Hospice care is an end-of-life-care model that focuses on enhancing quality of life when time is short. It involves an inter-disciplinary team — including doctors, nurses, social workers, bereavement counselors and nutritionists — working together addressing the medical, physical, social, emotional and spiritual needs of the patient, as well as providing bereavement support to the family. In keeping with hospice’s deeply humane and community-service roots (the word stems from the same root as “hospitality”), the team also includes volunteers like Linda — more than 460,000 other hospice volunteers across the country.
“Volunteers are an integral and valued part of the team,” says Taren Sterry, manager of volunteer services for the Visiting Nurse Service of New York Hospice Care. “They provide that extra level of care and comfort that neighbors used to provide for free, without thinking about it.”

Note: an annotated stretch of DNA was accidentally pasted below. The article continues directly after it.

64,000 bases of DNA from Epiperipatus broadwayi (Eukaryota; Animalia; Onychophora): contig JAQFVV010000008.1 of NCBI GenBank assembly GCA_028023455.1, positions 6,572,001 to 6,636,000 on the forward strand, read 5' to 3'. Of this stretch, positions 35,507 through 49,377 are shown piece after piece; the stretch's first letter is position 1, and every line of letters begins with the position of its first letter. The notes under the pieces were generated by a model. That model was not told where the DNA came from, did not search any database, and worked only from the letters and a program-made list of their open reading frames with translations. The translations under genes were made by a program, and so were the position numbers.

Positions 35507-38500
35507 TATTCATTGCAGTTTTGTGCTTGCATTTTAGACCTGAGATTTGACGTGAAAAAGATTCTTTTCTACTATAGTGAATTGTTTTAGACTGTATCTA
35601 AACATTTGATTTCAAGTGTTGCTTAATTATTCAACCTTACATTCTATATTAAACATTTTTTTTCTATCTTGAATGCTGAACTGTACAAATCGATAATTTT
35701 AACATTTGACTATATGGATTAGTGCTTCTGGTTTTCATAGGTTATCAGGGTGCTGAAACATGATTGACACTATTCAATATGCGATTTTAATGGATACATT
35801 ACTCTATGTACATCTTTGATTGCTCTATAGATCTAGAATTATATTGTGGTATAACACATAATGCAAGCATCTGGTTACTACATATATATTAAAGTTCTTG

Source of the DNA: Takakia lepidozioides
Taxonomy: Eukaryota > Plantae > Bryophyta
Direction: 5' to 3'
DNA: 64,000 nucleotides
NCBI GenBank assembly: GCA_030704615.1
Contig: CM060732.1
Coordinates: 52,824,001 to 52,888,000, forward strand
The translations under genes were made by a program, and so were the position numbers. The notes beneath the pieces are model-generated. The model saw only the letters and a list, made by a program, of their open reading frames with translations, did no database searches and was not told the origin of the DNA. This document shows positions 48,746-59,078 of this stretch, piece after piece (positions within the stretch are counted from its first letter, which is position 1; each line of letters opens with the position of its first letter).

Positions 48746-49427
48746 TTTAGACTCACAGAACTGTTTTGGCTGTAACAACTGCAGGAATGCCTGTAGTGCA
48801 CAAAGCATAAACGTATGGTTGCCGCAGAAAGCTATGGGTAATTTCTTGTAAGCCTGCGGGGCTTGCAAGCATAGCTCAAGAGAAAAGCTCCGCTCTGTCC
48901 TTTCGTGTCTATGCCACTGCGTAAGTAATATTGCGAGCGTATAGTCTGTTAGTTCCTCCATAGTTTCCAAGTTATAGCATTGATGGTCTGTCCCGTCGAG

In fact, volunteers are mandated by law. Organizations that receive hospice Medicare benefits from the government must have 5 percent of their direct services come from volunteers. Volunteers provide nonprofessional services but are required to undergo intensive training, including interviews and background checks. Our organization asks volunteers to commit to at least one year of service, visiting with one patient one hour per week in the home. Volunteers who visit patients in a residential facility have a small “caseload” per week.
Volunteer services can be as varied as those of any personal relationship and can include:
• Support for patients
• Respite and support for family members
• Vigil services (when death is imminent)
• Bereavement support